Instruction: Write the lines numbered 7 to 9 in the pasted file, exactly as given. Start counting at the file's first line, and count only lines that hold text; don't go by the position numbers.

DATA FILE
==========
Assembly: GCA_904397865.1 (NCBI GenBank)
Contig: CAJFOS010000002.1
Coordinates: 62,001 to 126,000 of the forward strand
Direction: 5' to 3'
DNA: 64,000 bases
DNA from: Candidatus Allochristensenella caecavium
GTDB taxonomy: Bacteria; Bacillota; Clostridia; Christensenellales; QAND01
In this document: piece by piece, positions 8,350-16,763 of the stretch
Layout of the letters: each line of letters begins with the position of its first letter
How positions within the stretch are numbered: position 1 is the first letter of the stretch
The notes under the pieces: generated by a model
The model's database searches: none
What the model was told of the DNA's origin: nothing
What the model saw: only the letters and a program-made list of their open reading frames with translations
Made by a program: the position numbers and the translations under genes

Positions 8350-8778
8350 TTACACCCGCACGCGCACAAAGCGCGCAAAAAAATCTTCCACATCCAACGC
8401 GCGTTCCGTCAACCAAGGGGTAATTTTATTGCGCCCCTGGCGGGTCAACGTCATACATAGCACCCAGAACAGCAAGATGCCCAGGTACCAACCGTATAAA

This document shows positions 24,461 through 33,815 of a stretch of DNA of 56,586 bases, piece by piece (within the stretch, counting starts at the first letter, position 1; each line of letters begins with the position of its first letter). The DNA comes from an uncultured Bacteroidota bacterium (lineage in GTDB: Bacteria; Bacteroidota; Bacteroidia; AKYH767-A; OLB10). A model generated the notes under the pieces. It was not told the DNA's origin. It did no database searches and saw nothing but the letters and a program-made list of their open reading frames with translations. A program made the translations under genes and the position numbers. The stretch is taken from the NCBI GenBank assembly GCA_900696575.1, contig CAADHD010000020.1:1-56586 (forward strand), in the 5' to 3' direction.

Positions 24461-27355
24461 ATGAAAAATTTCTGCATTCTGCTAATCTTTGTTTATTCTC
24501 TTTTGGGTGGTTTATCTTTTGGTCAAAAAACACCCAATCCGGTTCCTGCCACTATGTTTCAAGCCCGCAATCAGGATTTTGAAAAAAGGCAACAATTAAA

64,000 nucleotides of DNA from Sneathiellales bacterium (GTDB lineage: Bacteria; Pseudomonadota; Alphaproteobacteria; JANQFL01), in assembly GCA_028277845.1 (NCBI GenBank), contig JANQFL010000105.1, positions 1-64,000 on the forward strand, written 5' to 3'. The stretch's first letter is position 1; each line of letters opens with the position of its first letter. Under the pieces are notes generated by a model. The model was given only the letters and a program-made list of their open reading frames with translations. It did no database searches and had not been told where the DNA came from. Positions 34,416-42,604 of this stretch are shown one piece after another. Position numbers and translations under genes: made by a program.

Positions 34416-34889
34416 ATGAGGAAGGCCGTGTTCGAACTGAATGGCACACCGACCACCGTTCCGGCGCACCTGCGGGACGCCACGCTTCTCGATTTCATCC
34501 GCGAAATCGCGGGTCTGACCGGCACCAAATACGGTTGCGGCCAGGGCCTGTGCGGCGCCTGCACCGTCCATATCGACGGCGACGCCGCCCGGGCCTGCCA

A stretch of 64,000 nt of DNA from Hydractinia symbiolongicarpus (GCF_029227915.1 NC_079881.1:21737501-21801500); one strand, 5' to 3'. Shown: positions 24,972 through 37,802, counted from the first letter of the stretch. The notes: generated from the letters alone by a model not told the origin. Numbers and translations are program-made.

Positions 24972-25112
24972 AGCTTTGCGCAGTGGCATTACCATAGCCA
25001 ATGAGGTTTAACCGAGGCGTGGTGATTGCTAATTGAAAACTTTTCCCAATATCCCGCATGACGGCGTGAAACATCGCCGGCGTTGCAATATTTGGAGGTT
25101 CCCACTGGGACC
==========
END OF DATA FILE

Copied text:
GTDB taxonomy: Bacteria; Bacillota; Clostridia; Christensenellales; QAND01
In this document: piece by piece, positions 8,350-16,763 of the stretch
Layout of the letters: each line of letters begins with the position of its first letter